The bill will allow air traffic controllers who were furloughed to return to their full-time schedules.
As expected, the House Friday passed a bill that will allow the FAA to end sequester-forced furloughs that have been causing flight delays around the country this week.
The bill, which will use money from an FAA infrastructure improvement account to pay the salaries of furloughed air traffic controllers, sailed through the House 361 to 41. The previous night it passed unopposed in the Senate, over objections from some Democrats who didn't see why the airline industry, over all the other industries affected by the federal sequester, should receive special treatment.
"We ought not to be mitigating the sequester's effect on just one segment, when children, the sick, our military and many other groups who will be impacted by this irresponsible policy will be left unhealed," House Minority Whip Steny Hoyer (D-Md.) said, according to The Hill.
White House press secretary Jay Carney likened the $253 million money shift to a "band-aid" in a Thursday press conference, but still cast the bill as "good news for America's traveling public." FAA officials could not predict when staffing, and therefore service, would return to normal.
"But ultimately," Carney added, the bill "fails to address the overarching threat to our economy posed by the sequester's mindless across-the-board cuts."
So why did so many Democrats end up voting for bill? And how did cuts to the FAA inspire action from legislators in Washington when cuts to other agencies and programs, from Meals on Wheels to Head Start, have gone on unaddressed?
To some observers, it's all about the impact this particular agency has on the lives of lawmakers.
An Atlantic headline put it this way: "Politicians Will Only Roll Back Parts of the Sequester That Hurt Them, Naturally."
"Unlike previous sequester effects which mostly hurt the already economically, socially, or geographically marginalized in American society, these cuts were going to get serious, because they were hitting Northeast Corridor elites where it hurt: on the DCA-LGA shuttle," the article said, referring to delays at New York and Washington airports "frequented by politicians and the national media."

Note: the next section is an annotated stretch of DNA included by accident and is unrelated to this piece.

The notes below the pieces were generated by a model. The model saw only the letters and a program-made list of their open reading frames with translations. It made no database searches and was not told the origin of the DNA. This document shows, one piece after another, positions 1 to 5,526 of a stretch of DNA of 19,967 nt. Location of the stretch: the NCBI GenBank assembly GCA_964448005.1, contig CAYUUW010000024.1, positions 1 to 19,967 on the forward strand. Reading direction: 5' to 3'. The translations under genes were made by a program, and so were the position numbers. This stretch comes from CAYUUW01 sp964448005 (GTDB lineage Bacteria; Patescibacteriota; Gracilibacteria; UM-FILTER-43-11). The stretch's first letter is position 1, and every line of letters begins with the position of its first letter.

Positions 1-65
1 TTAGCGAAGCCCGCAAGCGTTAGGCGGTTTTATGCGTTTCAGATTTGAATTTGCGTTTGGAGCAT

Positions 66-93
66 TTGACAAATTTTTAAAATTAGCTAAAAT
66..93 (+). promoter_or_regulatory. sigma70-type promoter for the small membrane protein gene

A Salon piece made the same point, arguing that the people who fly between Washington and New York are "people Congress listens to" and "people Congress is."
NBC News' First Read team echoed the point, boiling the lesson down to this: "Congress will act, but only if it and its friends are hurt or simply inconvenienced. That's a devastating indictment on how Washington works."
Others pointed out that airline delays were the most visible effect yet of the across-the-board spending cuts triggered last month after Congress failed to strike a deal on reducing the country's deficit.
On Sunday the FAA began furloughing all 47,000 of its employees, including 15,000 controllers who would have to stay home one extra day per week to save the administration salary money.
While the first day of furloughs appeared to go relatively smoothly, their effects were soon felt and seen in airports around the country. The agency attributed more than 850 flight delays Wednesday to staffing reductions and warned that if unaddressed the upcoming travel season could present big challenges to travelers.
The airlines too campaigned aggressively against the FAA cuts, encouraging passengers to voice their opposition to the agency's "unnecessary and reckless action."
An airline trade group, Airlines for America, filed a motion with the U.S. Appellate Court for the District of Columbia last week to stop the furloughs, citing safety concerns. Meanwhile, other business and travel groups argued that this furlough in particular could harm the economy, at a time when the country's just beginning to feel all the other sequester effects.